If you were asked to draw a criminal, what would you draw? Probably you would sketch someone pointing a gun at another person or climbing in through the window of a house to steal something.
You probably would not draw someone sitting at a desk using a computer. Yet that is the reality of many crimes.
So-called white-collar crimes are something anyone that works in an office could find themselves accused of. If you face charges, you need to realize that few people will differentiate if you end up with a criminal record. Many employers and organizations will see you have a criminal record and reject your application, lumping you in with robbers, murderers, drug dealers and career criminals.
That is in addition to the considerable short-term punishments you could face, such as jail time and financial penalties.
How might you become entangled in a white-collar crime?
White-collar crimes are typically about illegal financial interactions. They can stem from genuine accounting errors, inaccurate understanding of information, or the misinterpretation of accounting rules.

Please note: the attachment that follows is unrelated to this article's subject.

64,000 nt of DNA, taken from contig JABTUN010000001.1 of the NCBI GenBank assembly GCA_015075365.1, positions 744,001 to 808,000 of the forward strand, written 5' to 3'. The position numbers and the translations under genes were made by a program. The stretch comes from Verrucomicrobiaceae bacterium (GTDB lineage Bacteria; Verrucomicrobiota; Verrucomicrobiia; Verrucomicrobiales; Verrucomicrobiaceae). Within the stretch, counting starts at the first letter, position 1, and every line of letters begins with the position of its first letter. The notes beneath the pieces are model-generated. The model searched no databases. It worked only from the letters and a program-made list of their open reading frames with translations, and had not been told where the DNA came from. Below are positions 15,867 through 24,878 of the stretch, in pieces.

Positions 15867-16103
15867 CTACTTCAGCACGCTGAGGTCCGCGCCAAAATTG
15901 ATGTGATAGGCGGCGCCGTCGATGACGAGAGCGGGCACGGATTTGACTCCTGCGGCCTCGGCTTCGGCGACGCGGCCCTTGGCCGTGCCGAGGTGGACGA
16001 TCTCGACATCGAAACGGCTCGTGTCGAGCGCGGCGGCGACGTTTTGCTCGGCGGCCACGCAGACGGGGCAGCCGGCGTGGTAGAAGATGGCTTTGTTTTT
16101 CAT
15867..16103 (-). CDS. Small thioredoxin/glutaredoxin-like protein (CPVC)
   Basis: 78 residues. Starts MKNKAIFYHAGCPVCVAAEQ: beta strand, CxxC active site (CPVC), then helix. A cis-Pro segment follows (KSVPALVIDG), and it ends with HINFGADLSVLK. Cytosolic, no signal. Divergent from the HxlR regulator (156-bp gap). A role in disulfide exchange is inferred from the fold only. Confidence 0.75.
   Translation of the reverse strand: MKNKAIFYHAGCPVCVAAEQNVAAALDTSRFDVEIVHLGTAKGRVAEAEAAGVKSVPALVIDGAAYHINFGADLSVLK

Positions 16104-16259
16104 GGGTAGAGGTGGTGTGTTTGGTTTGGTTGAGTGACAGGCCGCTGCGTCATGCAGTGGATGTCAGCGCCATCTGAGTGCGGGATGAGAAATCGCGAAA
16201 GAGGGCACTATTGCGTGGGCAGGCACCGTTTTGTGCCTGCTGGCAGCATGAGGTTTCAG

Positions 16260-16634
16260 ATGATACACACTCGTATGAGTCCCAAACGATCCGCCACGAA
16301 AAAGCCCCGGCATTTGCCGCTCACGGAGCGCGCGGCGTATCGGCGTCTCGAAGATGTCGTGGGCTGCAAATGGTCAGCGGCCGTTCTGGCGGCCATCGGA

Accusations may have a valid basis. Someone you work with or deal with may indeed have committed a white-collar crime, but that does not mean you have or that you knew anything about it.
Intent is crucial
To prove you were guilty of a white-collar crime such as fraud, prosecutors must show that you knew what you were doing, that you intended to deceive someone.
So, even if you were the person that illegally moved money or collected personal data, it does not make you guilty. Maybe you were just following orders from a superior that you assumed were legitimate.
The authorities tend to take a tough approach to white-collar crimes. Be sure to get legal help to present a solid defense of your innocence.